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Value Premium and Portfolio Return Regime: Evidence from European Equities

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ABSTRACT

This paper examines the profitability of four European higher return stock portfolios and their linkages between the value premium factor return, high-minus-low (HML), developed by Fama and French. Our fundamental analyses and quantitative examinations using Markov switching models derive the following findings. First, in the four higher return stock portfolios in Europe, the smallest and the highest momentum portfolio shows the highest return. Second, the second smallest and the highest book-to-market (BM) portfolio, the second smallest and the highest operating profitability portfolio, and the second smallest and the second lowest investment portfolio for Europe also demonstrate higher excess returns than the overall stock market in Europe. Furthermore, we also clarify that for all the four European stock portfolios, there clearly exist two regimes: one is positively associated with the value premium factor return, HML, and the other is negatively associated with HML. We further reveal that recently, for all the four portfolios, the high value premium factor loading regimes shift to the other regimes that are uncorrelated with HML. This indicates that, in the recent periods, hedging and risk-diversification effects can be recognized in investing value stocks and the four higher return stock portfolios in Europe.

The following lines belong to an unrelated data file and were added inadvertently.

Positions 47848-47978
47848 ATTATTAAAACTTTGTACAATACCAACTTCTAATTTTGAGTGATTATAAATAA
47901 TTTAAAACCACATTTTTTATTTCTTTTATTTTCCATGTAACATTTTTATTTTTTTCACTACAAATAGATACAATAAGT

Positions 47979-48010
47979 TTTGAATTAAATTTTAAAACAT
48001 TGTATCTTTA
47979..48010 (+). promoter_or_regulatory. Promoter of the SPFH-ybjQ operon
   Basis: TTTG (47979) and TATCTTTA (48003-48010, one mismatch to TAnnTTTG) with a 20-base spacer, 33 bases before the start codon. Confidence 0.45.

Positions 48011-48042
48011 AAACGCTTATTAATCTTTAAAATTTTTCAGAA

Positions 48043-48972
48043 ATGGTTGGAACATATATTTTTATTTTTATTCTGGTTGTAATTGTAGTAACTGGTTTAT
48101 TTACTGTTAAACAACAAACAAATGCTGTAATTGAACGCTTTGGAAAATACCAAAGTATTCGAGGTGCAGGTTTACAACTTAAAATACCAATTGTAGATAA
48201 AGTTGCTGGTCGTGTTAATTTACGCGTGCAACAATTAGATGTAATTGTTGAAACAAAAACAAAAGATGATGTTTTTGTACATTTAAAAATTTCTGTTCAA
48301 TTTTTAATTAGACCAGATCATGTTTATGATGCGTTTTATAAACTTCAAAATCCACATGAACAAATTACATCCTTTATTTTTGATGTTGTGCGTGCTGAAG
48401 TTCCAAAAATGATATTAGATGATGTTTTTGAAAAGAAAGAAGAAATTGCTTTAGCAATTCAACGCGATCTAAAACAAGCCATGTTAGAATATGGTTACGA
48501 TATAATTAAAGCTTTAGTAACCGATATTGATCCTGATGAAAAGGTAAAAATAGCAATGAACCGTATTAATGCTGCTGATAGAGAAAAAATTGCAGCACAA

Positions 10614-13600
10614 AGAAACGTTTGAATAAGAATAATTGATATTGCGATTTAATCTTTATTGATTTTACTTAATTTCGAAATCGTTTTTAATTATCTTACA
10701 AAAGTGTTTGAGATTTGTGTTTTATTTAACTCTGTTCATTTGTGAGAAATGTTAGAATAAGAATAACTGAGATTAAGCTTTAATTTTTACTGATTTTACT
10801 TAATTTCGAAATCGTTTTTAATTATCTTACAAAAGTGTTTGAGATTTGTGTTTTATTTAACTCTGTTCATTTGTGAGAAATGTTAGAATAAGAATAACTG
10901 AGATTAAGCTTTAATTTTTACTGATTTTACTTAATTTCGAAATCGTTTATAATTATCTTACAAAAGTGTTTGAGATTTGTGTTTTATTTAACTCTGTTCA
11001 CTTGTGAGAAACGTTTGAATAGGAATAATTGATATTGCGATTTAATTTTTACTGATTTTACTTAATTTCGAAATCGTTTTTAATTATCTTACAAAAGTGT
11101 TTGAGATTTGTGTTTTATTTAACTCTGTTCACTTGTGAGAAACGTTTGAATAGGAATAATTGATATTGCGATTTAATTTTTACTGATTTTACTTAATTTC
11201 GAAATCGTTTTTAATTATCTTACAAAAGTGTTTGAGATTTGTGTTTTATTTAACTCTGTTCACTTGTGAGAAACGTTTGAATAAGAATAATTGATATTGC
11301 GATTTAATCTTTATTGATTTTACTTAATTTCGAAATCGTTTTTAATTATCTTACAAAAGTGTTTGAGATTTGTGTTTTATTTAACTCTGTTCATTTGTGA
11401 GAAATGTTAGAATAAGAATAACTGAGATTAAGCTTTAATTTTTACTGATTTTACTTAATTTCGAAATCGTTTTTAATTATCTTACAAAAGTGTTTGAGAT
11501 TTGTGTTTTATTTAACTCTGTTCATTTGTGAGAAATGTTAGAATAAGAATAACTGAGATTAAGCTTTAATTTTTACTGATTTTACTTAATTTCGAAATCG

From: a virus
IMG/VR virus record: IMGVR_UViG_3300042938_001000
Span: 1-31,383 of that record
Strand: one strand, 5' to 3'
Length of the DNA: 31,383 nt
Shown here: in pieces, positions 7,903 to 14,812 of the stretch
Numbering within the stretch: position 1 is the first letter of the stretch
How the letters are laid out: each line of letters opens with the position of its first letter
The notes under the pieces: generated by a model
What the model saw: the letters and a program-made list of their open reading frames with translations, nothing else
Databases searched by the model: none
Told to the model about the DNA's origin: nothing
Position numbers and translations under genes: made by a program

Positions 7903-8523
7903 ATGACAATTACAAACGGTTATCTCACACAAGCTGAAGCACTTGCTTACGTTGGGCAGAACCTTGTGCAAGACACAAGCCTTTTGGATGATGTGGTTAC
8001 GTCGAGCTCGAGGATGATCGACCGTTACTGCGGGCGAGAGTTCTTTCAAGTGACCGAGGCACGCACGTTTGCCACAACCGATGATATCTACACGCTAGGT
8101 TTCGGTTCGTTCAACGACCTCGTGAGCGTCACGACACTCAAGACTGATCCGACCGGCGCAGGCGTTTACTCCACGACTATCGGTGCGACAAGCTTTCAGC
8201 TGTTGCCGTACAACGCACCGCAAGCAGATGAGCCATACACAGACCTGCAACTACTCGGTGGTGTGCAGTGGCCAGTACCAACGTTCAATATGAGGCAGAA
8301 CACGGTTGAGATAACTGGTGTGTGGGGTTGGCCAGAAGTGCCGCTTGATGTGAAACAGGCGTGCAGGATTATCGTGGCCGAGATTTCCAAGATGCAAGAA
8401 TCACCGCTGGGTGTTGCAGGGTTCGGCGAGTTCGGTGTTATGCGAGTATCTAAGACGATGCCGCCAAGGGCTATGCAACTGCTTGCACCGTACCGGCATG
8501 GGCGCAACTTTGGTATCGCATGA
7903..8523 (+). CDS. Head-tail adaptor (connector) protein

1. Introduction

Fama and French [1] recently extended their three-factor model, which was suggested by Fama and French [2] , to a five-factor model. In their five-factor model, they newly included an operating profitability factor and a corporate investment factor to their three-factor model. However, their value premium factor, high-minus-low (HML), is still important to consider asset pricing of various equities and stock portfolios. How does then this value premium factor return have relations with various stock portfolio returns? Further, are there any regime shifts in the linkages between them?